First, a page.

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When it was revealed that the Huawei Mate 30 Pro would not have access to Google Mobile Services (GMS) like Gmail, Google Maps and YouTube due to the US trade ban, there were concerns that the Chinese tech giant’s latest flagship would be a weak ending to their otherwise-stellar 2019.

Those concerns, however, appear to be for naught — people were finding workarounds to install the Google Play Store onto the phone almost immediately after its release, and the local launch in November drew a considerable queue of more than 200 people too.

But not everyone is willing to put in that kind of effort just to watch YouTube videos, and might be looking for an alternative to what should have been 2019’s best Android phone.

The recently-released Oppo Reno 2 and Vivo Nex 3 are two phones that offer similar features, so we’re pitting all three against other to see which is the right one for you.

Round 1: Aesthetics

Waterfall screens — cool, but not essential. / Image Credit: Vulcan Post

We’ve reached a point where pretty much every phone looks the same, and the Mate 30, Reno 2 and Nex 3 are no exception. Upon closer inspection, however, you’ll notice that there are a few subtle differences that set the three apart from each other.

First up is the screen — both the Mate 30 Pro and Nex 3 feature “waterfall displays” that stretch past the front of the phone, while the Reno 2 rocks a more conventional setup. The waterfall display does make for a more bezel-less look (as far as the sides go, at least), but as far as we’re concerned the difference is negligible and we could have done with or without.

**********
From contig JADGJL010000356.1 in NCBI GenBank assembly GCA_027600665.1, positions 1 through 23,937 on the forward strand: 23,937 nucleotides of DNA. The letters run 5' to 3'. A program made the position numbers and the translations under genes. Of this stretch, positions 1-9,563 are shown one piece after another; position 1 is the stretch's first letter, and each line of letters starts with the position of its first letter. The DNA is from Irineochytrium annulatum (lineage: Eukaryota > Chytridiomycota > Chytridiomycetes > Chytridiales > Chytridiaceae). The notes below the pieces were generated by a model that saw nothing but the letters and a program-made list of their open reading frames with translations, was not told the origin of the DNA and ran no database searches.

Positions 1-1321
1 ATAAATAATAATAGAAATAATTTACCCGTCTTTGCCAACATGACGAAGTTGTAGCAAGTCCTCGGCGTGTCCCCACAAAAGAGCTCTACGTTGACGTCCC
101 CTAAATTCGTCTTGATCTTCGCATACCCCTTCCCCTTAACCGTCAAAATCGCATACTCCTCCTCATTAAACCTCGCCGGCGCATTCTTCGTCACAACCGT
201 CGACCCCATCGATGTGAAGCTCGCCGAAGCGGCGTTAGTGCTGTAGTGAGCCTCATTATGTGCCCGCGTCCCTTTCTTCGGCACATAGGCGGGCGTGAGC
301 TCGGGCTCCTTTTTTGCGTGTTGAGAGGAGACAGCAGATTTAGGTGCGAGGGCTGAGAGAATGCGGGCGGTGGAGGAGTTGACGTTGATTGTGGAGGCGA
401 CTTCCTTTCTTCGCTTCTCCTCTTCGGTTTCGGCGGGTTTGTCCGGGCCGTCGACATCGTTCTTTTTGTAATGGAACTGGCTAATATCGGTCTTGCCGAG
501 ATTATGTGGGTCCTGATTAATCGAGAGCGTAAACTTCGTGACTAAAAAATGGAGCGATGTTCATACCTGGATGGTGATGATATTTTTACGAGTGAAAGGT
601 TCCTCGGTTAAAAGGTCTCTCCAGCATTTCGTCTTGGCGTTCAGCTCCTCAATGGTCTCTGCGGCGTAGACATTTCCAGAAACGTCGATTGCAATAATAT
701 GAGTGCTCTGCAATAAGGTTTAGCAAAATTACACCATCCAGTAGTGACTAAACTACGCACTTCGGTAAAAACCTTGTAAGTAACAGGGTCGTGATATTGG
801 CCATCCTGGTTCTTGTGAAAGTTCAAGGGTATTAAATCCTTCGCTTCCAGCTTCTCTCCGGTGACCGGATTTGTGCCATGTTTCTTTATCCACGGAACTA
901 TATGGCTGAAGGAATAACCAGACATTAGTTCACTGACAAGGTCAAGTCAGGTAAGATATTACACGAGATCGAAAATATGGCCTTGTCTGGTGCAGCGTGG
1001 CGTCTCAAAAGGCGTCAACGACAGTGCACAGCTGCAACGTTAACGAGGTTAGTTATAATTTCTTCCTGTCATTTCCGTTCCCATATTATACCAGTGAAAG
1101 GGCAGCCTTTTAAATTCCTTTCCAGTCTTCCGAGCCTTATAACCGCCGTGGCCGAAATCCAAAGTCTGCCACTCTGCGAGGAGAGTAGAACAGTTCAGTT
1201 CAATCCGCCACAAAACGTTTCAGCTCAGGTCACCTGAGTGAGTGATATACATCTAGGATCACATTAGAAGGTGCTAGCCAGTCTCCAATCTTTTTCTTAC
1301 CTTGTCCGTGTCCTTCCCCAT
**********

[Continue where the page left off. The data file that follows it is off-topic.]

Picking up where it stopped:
What we definitely could’ve done without, however, is the use of virtual volume buttons. In an attempt to streamline smartphone designs even further the Mate 30 and Nex 3 have ditched physical volume buttons, and in our tests the experience has simply not been up to par.

The Mate 30 Pro’s volume slider is activated by tapping the side of the phone, but even after a month it’s still a hit and miss to use. The Nex 3’s “buttons”, on the other hand, are situated in between the power button, and more often than not we found ourselves accidentally locking the phone when we wanted to adjust the volume.

Yeah…no. / Image Credit: Vulcan Post

And the problems don’t end there — unless you possess superhuman dexterity you can no longer adjust the volume without looking at your phone (we’re big fans of feeling for the buttons in our pockets/bags), and you can’t adjust it from a non-upright angle either (the Mate 30 is admittedly more guilty of this than the Nex 3).

To be fair, there are some saving graces — the Mate 30’s AMLOED display is the most vibrant of the three, while the Nex 3 has a 3.5mm headphone jack — a godsend for audiophiles who still prefer wired headphones over their wireless counterparts (then again, the Reno 2 also has one).